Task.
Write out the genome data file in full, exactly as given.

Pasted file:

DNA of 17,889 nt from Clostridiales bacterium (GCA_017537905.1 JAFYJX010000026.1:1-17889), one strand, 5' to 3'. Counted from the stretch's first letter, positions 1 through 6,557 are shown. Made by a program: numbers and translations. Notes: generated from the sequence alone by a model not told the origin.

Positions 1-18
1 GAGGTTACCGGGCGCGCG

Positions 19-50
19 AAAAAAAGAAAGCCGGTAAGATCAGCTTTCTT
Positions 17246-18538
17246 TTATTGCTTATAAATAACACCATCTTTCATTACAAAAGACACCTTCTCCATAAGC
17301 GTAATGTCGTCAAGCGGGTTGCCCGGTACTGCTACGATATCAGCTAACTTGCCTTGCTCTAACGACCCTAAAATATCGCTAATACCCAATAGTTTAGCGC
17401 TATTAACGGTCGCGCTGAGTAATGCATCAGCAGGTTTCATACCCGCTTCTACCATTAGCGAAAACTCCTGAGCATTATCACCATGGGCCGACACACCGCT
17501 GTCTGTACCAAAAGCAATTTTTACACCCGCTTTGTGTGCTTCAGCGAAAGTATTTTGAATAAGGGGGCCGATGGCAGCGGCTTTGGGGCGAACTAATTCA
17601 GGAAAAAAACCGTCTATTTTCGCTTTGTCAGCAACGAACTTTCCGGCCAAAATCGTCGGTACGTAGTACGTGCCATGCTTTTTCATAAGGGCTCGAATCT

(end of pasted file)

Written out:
DNA of 17,889 nt from Clostridiales bacterium (GCA_017537905.1 JAFYJX010000026.1:1-17889), one strand, 5' to 3'. Counted from the stretch's first letter, positions 1 through 6,557 are shown. Made by a program: numbers and translations. Notes: generated from the sequence alone by a model not told the origin.

Positions 1-18
1 GAGGTTACCGGGCGCGCG

Positions 19-50
19 AAAAAAAGAAAGCCGGTAAGATCAGCTTTCTT
Positions 17246-18538
17246 TTATTGCTTATAAATAACACCATCTTTCATTACAAAAGACACCTTCTCCATAAGC
17301 GTAATGTCGTCAAGCGGGTTGCCCGGTACTGCTACGATATCAGCTAACTTGCCTTGCTCTAACGACCCTAAAATATCGCTAATACCCAATAGTTTAGCGC
17401 TATTAACGGTCGCGCTGAGTAATGCATCAGCAGGTTTCATACCCGCTTCTACCATTAGCGAAAACTCCTGAGCATTATCACCATGGGCCGACACACCGCT
17501 GTCTGTACCAAAAGCAATTTTTACACCCGCTTTGTGTGCTTCAGCGAAAGTATTTTGAATAAGGGGGCCGATGGCAGCGGCTTTGGGGCGAACTAATTCA
17601 GGAAAAAAACCGTCTATTTTCGCTTTGTCAGCAACGAACTTTCCGGCCAAAATCGTCGGTACGTAGTACGTGCCATGCTTTTTCATAAGGGCTCGAATCT